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Oldest writing in Europe

by Astronuc
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Astronuc
#1
Mar31-11, 06:41 PM
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Ancient Tablet Found: Oldest Readable Writing in Europe
Found at a site tied to myth, Greek tablet survived only by accident, experts say.

http://news.nationalgeographic.com/n...mycenae-greek/

Found in an olive grove in what's now the village of Iklaina (map), the tablet was created by a Greek-speaking Mycenaean scribe between 1450 and 1350 B.C., archaeologists say.


An example of Celtic text - http://en.wikipedia.org/wiki/Lepontic_language#Texts

http://www.univie.ac.at/indogermanis...2_lepontic.pdf
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hypatia
#2
Mar31-11, 10:02 PM
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I wish they would of told us what the tablet said.
Evo
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Mar31-11, 10:10 PM
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Very interesting, did you see the supposedly 2,000 year old lead tablets bound into a book?

Astronuc
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Mar31-11, 10:12 PM
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Oldest writing in Europe

Quote Quote by Evo View Post
Very interesting, did you see the supposedly 2,000 year old lead tablets bound into a book?
Where's that. I've been rather distracted lately.
Evo
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Mar31-11, 10:44 PM
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Lead codices.

http://news.yahoo.com/s/yblog_theloo...istian-history
Proton Soup
#6
Mar31-11, 11:18 PM
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very weird. i've been watching someone posting a tribulation chart to an IRC channel for a few weeks now. this may cause some excitement. things could get interesting.
jim mcnamara
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Apr1-11, 10:56 AM
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Some biblio-experts find the whole thing to be very worthy of disbelief:

http://rogueclassicism.com/2011/03/3...ces-silliness/
Evo
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Apr1-11, 11:17 AM
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Quote Quote by jim mcnamara View Post
Some biblio-experts find the whole thing to be very worthy of disbelief:

http://rogueclassicism.com/2011/03/3...ces-silliness/
Yes, the hype of what they could be is typical. From what little is reported to be on them, such an interpretation is an incredible, seemingly unfounded leap, that is if they even turn out to be that old.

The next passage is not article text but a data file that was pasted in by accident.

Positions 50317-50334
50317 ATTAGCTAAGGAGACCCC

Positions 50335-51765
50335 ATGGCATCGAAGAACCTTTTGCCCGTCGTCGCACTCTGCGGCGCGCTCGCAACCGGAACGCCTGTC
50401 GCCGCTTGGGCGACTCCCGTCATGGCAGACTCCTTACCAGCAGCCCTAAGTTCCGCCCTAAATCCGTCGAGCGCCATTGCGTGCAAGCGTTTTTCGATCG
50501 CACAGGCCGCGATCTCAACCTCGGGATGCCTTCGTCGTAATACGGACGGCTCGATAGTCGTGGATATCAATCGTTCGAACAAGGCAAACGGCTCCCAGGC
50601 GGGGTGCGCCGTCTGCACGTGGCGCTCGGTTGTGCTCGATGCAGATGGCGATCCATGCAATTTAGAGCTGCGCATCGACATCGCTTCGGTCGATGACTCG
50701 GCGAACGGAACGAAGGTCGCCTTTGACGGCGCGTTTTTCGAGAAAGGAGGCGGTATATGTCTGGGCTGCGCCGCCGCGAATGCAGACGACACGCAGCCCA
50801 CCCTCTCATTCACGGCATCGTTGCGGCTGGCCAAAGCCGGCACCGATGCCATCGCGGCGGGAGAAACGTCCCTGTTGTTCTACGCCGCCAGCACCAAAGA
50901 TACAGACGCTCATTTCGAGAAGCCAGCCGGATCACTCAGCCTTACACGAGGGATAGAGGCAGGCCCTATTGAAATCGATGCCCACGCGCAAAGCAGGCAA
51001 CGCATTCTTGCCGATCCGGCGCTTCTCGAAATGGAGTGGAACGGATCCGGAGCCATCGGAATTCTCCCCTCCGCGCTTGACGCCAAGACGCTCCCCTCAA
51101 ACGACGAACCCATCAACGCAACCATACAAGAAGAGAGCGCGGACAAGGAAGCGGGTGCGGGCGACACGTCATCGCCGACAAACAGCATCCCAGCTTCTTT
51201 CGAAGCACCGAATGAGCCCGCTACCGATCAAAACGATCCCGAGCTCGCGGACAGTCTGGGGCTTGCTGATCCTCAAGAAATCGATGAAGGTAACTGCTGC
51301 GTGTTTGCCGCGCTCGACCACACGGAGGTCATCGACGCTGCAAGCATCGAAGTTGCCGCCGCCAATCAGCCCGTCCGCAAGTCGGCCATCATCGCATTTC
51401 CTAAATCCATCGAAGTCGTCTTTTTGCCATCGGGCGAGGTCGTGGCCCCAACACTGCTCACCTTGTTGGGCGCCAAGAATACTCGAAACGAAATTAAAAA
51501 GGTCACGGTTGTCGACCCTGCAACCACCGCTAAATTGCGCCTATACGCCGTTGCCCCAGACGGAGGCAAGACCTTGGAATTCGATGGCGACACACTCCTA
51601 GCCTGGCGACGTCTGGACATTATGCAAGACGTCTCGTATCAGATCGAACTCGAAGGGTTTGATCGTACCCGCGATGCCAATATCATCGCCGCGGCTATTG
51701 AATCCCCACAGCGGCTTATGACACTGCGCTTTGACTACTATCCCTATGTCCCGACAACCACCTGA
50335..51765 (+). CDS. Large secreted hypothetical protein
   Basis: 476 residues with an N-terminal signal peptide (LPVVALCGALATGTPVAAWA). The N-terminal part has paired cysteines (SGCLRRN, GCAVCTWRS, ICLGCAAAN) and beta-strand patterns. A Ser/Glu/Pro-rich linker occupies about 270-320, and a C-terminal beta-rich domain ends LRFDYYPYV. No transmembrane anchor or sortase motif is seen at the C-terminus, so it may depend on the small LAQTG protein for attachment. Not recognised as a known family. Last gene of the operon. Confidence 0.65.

Phillip Davies on the plates.

http://zwingliusredivivus.wordpress....olls-whatever/
Evo
#9
Apr16-11, 08:56 AM
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Update- no shock here.

The lead codices: As we told you last month, some biblical scholars believe a trove of 70 lead codices that turned up five years ago in a remote cave in eastern Jordan may date from the 1st Century C.E. They say that references to the Messiah in the codices--which are made up of wirebound individual pages, roughly the size of a credit card--could bear invaluable testimony to the last days of Jesus' life. Much of the media ate the story up. "Never has there been a discovery of relics on this scale from the early Christian movement, in its homeland and so early in its history," reported the BBC.

But it's looking more and more like the codices are fakes. The "expert" who helped convince the media of that the codices might be authentic turns out to be a fringe figure at best. Meanwhile, Peter Thonemann, a prominent scholar of ancient history at Oxford University, found that two phrases of text in the codices came from an ordinary Roman tombstone on display in a museum in Jordan, suggesting that a forger had simply copied the lines from the tombstone. Thonemann pronounced the codices "a modern forgery, produced by a resident of Amman within the last fifty years or so." Other scholars have also cast serious doubt on the codices' authenticity.

In short, we can't say with absolute certainty that the codices are forgeries--but that's certainly what the balance of evidence suggests. So we've assigned the claim that the codices are an important new archaeological find to the second lowest level on our gauge--one step above flat-out bogus.
http://news.yahoo.com/s/yblog_theloo...eficit-problem
Dotini
#10
Jun28-11, 06:17 PM
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I'm sure you folks have heard of the interesting digs going on at Gobekli Tepe?

I know it's not quite in Europe, and I apologize, but there is no other thread for "oldest writing."

I would be honored if you thought this audio interview of science writer Charles C Mann, who has twice visited the dig at the 11,500 year old monument, were of some interest to you. He was able to spend a good deal of time with the archaeologist Klaus Schmidt, in charge of the dig for many years, and reveals heretofore unpublished insights into its greater antiquity and achievements.

Foremost of these is evidence of a proto-written language. This is found among the finely carved images, mainly animals, but also symbols such as waves and crescents found upon the huge rings of stone pillars. These are thought to work mnemonically, and may collectively constitute a language. They are studying it.

http://www.electricpolitics.com/podc...li_tepe_1.html

(This is a long interview. The part under discussion is found about 45% the way through)

Respectfully submitted,
Steve


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